Now that you have spent some time at the 40,000-foot view, in this chapter you will focus on some actual implementation details. Just as you have done in previous chapters, you should begin by considering the most limited user.
In the discussion about responsive design, that most limited user was someone working on a small screen on a bad network. And intuitively, that makes sense. You are designing visible layouts to be consumed by humans. The lower limit of that would, naturally, be something with which a human could interact.
Throughout this book, I’ve waxed poetic about the importance of developing for the smallest screen as your base user—and that’s still a good precept to adhere to.
However, as brought up in the previous chapter, there is an important user who has something smaller than the smallest screen: a user with no screen at all. You see, below the visible layer presented to your human users is an absolutely pivotal layer to both your own and other systems: the API (application programming interface).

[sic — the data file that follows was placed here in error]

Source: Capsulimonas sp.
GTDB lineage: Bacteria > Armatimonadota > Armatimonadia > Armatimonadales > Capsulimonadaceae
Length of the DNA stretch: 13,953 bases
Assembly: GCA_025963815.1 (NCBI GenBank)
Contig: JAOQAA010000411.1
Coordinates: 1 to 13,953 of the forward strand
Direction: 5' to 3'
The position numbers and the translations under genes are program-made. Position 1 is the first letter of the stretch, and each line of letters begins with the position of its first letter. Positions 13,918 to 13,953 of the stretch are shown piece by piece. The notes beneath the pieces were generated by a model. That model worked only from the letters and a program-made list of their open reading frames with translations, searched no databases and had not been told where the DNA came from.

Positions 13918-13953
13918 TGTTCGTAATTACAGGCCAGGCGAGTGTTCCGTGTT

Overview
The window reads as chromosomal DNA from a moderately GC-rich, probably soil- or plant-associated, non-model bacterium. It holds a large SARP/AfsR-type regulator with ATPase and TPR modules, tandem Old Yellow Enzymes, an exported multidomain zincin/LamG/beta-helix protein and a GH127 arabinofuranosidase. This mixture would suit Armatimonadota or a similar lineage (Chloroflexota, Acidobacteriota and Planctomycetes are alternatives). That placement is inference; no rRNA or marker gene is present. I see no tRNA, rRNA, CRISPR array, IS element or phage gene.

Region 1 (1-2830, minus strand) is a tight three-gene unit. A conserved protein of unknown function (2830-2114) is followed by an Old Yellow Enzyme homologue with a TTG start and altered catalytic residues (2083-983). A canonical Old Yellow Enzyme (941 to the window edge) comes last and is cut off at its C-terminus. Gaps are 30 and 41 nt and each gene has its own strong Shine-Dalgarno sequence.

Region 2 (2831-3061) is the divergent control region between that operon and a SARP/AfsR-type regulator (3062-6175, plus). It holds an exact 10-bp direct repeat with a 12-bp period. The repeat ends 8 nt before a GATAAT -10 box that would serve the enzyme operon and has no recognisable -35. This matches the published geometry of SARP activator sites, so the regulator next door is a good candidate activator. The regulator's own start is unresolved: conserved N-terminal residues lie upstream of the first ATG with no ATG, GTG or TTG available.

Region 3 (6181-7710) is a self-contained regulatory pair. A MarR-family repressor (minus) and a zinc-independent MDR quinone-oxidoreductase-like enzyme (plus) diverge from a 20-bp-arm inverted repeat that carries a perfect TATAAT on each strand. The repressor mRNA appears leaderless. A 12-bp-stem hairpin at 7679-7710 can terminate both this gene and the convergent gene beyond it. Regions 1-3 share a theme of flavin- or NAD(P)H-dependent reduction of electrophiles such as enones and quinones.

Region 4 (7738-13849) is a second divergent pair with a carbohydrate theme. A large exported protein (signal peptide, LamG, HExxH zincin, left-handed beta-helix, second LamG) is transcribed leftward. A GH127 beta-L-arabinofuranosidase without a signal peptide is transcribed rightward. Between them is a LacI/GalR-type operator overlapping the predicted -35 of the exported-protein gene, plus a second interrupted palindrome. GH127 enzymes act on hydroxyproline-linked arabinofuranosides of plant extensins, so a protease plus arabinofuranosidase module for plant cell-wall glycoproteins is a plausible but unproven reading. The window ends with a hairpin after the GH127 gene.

Your data is a big giant mess of numbers that probably will mean something to someone, but really means nothing to anyone, because you can’t reach it (or can’t reach it cleanly). Certain data sets are so large, or volatile, that attempting to dig through the actual data, or even keep it up to date, becomes more of a burden than extracting and presenting meaningful information.
An API should describe the expected inputs and standardized outputs of interacting with your data set.
The question is what makes a good API?